Alzheimer Disease and Related Disorders and Out-of-Pocket Health Care Spending and Burden Among Elderly Medicare Beneficiaries

    loading  Checking for direct PDF access through Ovid

Abstract

Objective:

To estimate the excess burden of out-of-pocket health care spending associated with Alzheimer disease and related disorders (ADRD) among older individuals (age 65 y and older).

Methods:

We adopted a retrospective, cross-sectional study design with data from 2012 Medicare Current Beneficiary Survey. The study sample comprised of elderly community-dwelling individuals who had positive total health care expenditures, and enrolled in Medicare throughout the calendar year (462 with ADRD, and 7160 without ADRD). We estimated the per-capita total annual out-of-pocket spending on health care and out-of-pocket spending by service type: inpatient, outpatient, home health, prescription drugs, and other services. We measured out-of-pocket spending burden by calculating the percentage of income spent on health care and defined high out-of-pocket spending burden as having this percentage above 10%. Multivariable analyses included ordinary least squares regressions and logistic regressions and these analyses adjusted for predisposing, enabling, need, personal health care practices and external environment characteristics.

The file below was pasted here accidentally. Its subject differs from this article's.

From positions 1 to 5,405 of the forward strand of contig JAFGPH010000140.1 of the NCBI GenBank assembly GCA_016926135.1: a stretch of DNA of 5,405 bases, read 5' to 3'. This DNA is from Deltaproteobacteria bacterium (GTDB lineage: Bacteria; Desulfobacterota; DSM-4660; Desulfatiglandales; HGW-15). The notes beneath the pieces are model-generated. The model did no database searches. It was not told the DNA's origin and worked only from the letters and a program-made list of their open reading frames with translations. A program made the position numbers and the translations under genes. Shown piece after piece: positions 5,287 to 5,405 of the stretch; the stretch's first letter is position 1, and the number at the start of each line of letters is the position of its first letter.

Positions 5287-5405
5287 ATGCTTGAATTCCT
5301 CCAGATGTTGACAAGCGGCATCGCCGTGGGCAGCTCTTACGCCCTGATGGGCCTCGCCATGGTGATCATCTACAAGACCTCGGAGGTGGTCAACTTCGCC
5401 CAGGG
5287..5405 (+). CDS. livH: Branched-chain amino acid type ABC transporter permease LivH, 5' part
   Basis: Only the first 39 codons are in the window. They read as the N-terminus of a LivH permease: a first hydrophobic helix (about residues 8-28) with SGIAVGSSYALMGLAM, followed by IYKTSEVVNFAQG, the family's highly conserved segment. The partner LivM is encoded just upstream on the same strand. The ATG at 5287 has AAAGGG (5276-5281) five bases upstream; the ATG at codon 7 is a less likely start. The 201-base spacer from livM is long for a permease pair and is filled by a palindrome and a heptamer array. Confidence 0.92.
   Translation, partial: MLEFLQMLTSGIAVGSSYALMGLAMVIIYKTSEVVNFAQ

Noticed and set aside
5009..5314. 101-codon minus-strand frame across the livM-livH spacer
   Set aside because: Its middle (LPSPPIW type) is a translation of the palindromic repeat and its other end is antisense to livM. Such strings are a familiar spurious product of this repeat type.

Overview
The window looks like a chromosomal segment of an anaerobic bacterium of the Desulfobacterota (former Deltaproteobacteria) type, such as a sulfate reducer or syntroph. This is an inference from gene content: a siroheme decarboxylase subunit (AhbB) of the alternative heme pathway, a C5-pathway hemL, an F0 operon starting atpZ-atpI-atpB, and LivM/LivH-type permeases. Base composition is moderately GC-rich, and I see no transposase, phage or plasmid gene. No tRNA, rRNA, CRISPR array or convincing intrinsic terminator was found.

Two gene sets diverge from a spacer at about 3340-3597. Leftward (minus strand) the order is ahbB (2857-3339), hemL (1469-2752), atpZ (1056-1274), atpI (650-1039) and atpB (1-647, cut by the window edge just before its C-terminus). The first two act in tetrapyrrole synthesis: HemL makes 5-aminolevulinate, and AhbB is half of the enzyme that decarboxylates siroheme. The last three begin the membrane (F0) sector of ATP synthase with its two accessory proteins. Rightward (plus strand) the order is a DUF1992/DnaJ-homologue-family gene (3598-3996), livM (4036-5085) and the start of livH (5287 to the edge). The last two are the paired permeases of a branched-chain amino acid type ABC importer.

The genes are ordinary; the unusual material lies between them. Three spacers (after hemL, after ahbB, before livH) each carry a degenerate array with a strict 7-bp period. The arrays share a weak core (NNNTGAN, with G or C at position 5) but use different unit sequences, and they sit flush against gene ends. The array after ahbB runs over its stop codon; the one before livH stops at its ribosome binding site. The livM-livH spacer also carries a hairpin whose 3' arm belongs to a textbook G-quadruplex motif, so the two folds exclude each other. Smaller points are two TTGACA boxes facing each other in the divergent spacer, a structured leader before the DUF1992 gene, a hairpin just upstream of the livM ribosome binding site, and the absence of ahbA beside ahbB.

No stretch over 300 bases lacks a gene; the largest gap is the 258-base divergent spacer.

Results:

The average annual per-capita out-of-pocket health care spending was greater among individuals with ADRD compared with those without ADRD ($3285 vs. $1895); home health and prescription drugs accounted for 52% of total out-of-pocket spending among individuals with ADRD and 34% among individuals without ADRD. Elderly individuals with ADRD were more likely to have high out-of-pocket spending burden (adjusted odds ratio, 1.49; 95% confidence interval, 1.13–1.97) compared with those without ADRD.

Conclusion:

ADRD is associated with excess out-of-pocket health care spending, primarily driven by prescription drugs and home health care use.

Related Topics

    loading  Loading Related Articles